EXCLUSIVE: Why your next prescription could be for an app

When your doctor writes you a prescription, you go to the pharmacy. But what if you could go to the App Store?

That’s the goal for Crestwood’s Revon Systems Inc., which hopes to one-day market its Smart COPD app as a sort of prescribable “digital therapeutic” for managing chronic obstructive pulmonary disease.

CEO Dr. Jeroen Schouten said in an interview that “there’s a lot of potential” for that revenue model — but there are also a lot of hoops to jump through first. The company will need to prove the app actually works, get approval by the U.S. Food and Drug Administration and apply to make it reimburseable by insurance.

The SmartCOPD app works by having users input their medical information and answer basic questions on their current symptoms, such as shortness of breath. Then the app tells them whether they’re fine, should call their doctor for a second opinion or that a flare-up is imminent and they should head straight to a hospital.

Schouten originally had planned to monetize the app through partnerships with researchers from the worlds of academics and commercial pharmaceutical and medical device development. The app could match eligible patients to the partners’ clinical trials.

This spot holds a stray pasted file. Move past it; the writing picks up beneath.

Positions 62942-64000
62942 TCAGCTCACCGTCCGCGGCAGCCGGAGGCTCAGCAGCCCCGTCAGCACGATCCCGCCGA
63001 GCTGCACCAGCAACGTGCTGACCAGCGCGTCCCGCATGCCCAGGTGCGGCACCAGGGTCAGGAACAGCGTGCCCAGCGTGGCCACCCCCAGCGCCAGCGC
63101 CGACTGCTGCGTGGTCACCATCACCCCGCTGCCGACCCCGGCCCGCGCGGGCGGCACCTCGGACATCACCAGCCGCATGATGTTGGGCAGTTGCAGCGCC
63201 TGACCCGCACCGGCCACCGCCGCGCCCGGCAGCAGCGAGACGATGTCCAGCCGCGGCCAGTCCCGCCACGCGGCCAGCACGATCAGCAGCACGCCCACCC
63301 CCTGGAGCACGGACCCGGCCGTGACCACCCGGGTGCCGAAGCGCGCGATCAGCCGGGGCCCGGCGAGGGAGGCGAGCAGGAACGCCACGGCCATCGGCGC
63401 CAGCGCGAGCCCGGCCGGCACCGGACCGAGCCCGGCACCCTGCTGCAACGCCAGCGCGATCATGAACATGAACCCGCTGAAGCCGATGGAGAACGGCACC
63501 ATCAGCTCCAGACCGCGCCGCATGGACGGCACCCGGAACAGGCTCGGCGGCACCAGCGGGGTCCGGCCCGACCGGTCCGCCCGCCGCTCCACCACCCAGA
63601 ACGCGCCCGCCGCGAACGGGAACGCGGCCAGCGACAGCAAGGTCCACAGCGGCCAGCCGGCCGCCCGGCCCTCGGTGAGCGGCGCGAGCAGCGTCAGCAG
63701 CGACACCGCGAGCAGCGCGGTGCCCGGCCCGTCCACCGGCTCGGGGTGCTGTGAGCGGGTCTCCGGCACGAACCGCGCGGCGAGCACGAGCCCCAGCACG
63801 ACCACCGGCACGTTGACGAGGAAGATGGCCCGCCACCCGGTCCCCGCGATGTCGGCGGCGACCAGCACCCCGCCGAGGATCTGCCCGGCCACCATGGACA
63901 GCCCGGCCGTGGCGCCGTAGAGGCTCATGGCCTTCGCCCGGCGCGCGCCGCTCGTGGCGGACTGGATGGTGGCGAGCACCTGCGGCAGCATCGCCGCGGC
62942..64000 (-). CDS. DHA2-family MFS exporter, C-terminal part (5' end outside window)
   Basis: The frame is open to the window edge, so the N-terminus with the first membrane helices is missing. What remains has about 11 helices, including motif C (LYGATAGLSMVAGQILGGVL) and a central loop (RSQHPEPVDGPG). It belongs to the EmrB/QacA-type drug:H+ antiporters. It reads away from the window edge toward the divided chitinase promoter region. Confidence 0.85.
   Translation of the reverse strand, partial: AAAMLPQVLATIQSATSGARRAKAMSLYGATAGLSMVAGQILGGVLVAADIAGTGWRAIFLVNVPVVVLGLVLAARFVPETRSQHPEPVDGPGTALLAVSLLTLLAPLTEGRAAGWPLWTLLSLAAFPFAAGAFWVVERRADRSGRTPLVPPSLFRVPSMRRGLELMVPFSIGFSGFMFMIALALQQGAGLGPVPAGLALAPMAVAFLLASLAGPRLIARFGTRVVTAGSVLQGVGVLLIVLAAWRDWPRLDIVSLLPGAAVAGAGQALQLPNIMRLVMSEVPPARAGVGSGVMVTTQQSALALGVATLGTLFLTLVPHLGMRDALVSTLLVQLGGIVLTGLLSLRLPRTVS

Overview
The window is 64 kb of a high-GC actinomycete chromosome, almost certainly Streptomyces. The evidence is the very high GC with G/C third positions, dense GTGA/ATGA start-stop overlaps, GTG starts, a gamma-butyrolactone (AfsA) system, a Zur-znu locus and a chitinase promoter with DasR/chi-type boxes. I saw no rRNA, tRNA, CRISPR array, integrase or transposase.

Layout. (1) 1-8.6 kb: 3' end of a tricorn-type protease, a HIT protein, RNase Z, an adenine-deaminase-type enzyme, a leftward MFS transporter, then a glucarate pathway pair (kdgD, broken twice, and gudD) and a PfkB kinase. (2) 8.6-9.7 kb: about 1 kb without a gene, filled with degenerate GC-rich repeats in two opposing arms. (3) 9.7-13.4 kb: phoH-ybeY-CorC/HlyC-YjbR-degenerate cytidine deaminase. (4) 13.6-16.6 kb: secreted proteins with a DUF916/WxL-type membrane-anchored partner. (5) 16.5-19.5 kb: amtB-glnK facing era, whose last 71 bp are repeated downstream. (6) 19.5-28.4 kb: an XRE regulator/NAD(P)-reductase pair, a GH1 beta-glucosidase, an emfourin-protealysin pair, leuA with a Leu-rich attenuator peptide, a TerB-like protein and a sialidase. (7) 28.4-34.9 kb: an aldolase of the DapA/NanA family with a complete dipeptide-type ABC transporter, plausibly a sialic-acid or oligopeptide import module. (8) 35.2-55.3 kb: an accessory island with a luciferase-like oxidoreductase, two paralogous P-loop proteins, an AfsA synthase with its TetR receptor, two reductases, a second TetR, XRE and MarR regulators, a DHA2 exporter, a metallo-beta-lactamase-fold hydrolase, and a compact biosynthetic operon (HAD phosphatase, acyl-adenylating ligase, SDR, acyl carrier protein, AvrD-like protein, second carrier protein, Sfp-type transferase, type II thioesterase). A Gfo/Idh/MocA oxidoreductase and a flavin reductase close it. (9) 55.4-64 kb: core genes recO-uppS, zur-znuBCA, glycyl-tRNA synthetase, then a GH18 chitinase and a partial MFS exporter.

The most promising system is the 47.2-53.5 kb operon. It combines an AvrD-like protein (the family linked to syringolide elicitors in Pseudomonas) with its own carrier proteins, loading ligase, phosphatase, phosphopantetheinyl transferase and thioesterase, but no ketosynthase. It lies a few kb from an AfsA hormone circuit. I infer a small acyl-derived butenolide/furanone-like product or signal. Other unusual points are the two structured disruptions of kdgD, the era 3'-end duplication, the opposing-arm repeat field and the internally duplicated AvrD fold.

That’s still a possibility, but “at some stage, we would have to make the revenue model work,” he said. “Every digital health care company is looking at how to make a revenue model that works.”

But the prescription model looks promising, since it’s already has worked for other health application companies. Schouten points to WellDoc, whose prescribeable app helps doctors and patients manage Type II diabetes.

If the prescription model pans out, patients could download the free app, and get a code from their doctor to unlock prescribed add-ons — sort of like an in-app purchase.

But, again, Revon needs to make sure the app works — both in terms of user design and in actually helping people effectively manage their chronic conditions.

“You’ve got to really know the market,” Schouten said. “You’ve got to really know how it works.”

Originally published in Louisville Business First